Godless in the garden

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Godless in the garden

Welcome to gardeners, growers of veggies, fruits, flowers, and trees!  

 

Welcome  backyard hen enthusiasts, worm farmers, beekeepers & composters!

Location: Planet Earth
Members: 165
Latest Activity: 1 hour ago

Welcome to Eden!

If you like to dig in the dirt, plant & prune, grow food & flowers, or sit and watch as someone else does your landscaping, you'll find something here to discuss!

Selected topics, in no particular order:
Moon Phase Widget here. Moon phase topic here.
What's your gardening style?
Frugal gardening.
Backyard Chickens here. here. here. here.
Growing Fruits
Wild Parsnip - It can burn skin.
Why buy locally-grown plants?
Squirrels.
bees.
Cheap gardening.
Buy locally grown plants to prevent blight transmission here.
Grow lots of fruits in a small space, by backyard orchard culture.

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Comment by A Former Member on March 22, 2013 at 7:08pm

Ugh, I hate live oak trees. They never stop shedding leaves, pollen, or acorns. Hate 'em I tell ya!

Yeah, I'm with you on loving plant (and animal) diversity. Amazes me, too. 

Comment by Annie Thomas on March 22, 2013 at 7:03pm

I spent about seven hours in the yard today... mainly raking up live oak leaves and chainsawing a downed tree.  It looks so good to me!  Here is my new vegetable garden, complete with a giant guard turtle.  Everything is growing nicely from heirloom seeds and I just hope the forecast of hail tonight misses us.  My husband and I refer to this plot as "the back 40", as it is about 40 square yards in size. ;-)

I've been enjoying all of the cacti photos.  I never cease to be amazed by the incredible diversity in plant adaptation.

Comment by A Former Member on March 22, 2013 at 6:32pm

I did plant mine a little deeper than yours, however, I'm almost certain I don't over water. I'm pretty light-handed with the watering can, and during the cold months I only water about once every two weeks. However, one problem I have each year is that they invariably get rained on during a cold dreary day. I try to protect them from that, but I don't always get them inside. As you know, they don't like to be cold, wet, and soggy, and this damages several of mine. They just end up rotting at the base. 

I noticed you have your Opuntia microdiasys staked. Does it fall over on you? Because that is what mine is doing. It was upright until this winter. I kept it away from the freeze, but this winter it started to lean. It was upright all summer.

Comment by amer chohan on March 22, 2013 at 4:09pm

Dallas, your plants are too deep in the pots. That may be one of the reason behind the failure. Catus pots should be filled upto neck with plant completely out of the pot so that air dries out the stem soon after watering. This also reduces the daner of overwatering too. Here are some of my pots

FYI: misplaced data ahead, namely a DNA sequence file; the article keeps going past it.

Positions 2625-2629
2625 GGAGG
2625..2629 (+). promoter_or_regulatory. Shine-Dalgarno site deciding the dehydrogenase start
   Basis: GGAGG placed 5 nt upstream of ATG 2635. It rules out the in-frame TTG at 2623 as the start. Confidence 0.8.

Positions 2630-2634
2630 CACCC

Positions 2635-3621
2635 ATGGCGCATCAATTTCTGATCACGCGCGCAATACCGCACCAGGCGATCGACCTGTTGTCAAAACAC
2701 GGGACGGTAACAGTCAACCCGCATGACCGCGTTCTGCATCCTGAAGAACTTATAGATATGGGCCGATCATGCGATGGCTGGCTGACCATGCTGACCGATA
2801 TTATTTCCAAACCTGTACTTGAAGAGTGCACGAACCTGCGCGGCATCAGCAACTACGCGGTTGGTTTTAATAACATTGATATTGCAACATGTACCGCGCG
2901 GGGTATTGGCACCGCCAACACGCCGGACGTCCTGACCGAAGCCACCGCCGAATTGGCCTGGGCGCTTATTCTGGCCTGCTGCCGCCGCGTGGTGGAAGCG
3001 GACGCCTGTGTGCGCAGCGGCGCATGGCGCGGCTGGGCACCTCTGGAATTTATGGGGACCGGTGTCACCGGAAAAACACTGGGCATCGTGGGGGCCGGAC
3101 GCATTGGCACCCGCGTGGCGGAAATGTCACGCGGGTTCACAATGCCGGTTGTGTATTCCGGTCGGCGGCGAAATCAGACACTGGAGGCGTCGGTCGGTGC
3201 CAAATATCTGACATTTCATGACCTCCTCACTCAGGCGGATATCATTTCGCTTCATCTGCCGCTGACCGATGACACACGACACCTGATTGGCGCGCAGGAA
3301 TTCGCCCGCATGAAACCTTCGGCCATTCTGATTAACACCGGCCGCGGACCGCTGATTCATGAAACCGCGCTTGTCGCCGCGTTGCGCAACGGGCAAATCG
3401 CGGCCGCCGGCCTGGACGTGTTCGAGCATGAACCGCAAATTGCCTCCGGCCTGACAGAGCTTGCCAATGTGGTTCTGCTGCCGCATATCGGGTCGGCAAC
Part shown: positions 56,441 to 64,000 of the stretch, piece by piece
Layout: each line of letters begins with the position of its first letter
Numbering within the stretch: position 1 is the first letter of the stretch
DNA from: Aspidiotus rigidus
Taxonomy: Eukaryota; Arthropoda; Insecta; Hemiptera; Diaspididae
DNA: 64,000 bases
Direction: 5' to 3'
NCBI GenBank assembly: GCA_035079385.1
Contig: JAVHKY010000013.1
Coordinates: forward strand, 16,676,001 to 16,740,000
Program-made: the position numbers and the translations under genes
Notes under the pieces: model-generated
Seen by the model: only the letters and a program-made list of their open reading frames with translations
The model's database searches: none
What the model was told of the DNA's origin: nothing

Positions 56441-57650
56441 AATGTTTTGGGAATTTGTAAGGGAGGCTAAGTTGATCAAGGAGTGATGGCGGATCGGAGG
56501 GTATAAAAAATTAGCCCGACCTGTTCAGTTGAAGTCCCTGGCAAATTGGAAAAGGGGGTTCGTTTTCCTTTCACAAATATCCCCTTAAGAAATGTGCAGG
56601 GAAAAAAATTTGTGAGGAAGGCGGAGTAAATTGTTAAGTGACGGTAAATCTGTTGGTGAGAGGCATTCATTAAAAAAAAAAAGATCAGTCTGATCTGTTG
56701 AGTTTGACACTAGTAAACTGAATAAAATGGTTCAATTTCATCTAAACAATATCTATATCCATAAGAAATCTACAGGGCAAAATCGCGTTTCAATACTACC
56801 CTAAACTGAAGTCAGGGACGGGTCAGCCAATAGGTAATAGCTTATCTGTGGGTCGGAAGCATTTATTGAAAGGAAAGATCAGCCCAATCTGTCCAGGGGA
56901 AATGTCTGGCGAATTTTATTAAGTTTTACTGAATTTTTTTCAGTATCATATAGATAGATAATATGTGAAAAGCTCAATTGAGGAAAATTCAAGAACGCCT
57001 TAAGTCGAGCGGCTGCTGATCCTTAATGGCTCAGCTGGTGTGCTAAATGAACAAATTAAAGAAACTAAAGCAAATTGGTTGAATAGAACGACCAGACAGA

Comment by amer chohan on March 22, 2013 at 6:01am

Joan, when you talk of interior sindh, its physical distance from my home wich you mentioned does not count, you are talking of another world. A world very different from the world I and you live in. Don't google about its water and sanitation problem. People there got much bigger problems than that. As far as water and sanitation is concerned, water is much more scarce and costly commodity in a pure desert.

Comment by amer chohan on March 21, 2013 at 11:05pm

Lovely astro, Euphorbia(if I am right), and mammlaria dallas. If palnts with leaves like agaves and opuntias survive and other cactus suffer, surely it is over watering.

Comment by A Former Member on March 21, 2013 at 9:08pm

Neato. This is called a Mexican Grass Tree.

Comment by A Former Member on March 21, 2013 at 8:49pm

I may have posted this before, but since we likely have new members, no harm in reposting. This is the link to Yucca Do Nursery, which specializes in heat-resistant and drought-resistant plants, as well as endangered plants. They don't have regular retail hours, so it is my mail order only. 

They are here in Texas, though I don't know where the city actually is. They have some really neat stuff. Amer you may be interested in what they sale.

Comment by Joan Denoo on March 21, 2013 at 8:35pm

Sindhi-Women-2.jpg

I wonder if there are women leaders in their community who are able to persuade others, men and women, for the need for potable water and those who would be able to engineer a water and sewer system? I realize this is far from your home. Does your area have similar problems?

Amer%20of%20Pakistan.pdf 

Comment by A Former Member on March 21, 2013 at 8:12pm

This is called a Nemesia. I just planted one between two stones to see how it does. Kind of pretty.

This is my Opuntia qumilio. You can see some new growth on the top. This has very thick and meaty pads. The thorns on this thing really say "don't fuck with me."

This is my Agave potatorum vershafeltii. It has luckily survived the winter. I pulled off two babies last year, and you can just see it sending out another one in this picture. Very architectural plant.

These here are, from left to right, my blue fescue which has done nicely. I got it last July. It stayed green all winter (or blue if you prefer) and looks nice and healthy this year. In the middle is my Queen Victoria agave, which has also done well, and last is my alligator aloe, which is also a wonderful plant. I just always left it out where the complex sprinkler would get to it, and never really do anything to it. It never rots, sheds leaves, gets bruised, or turns brown at the tips. I highly recommend this aloe if you can find it. It is also very productive and sends out lots of shoots for new babies, as you can see here. Time to pull them off I guess. 

 

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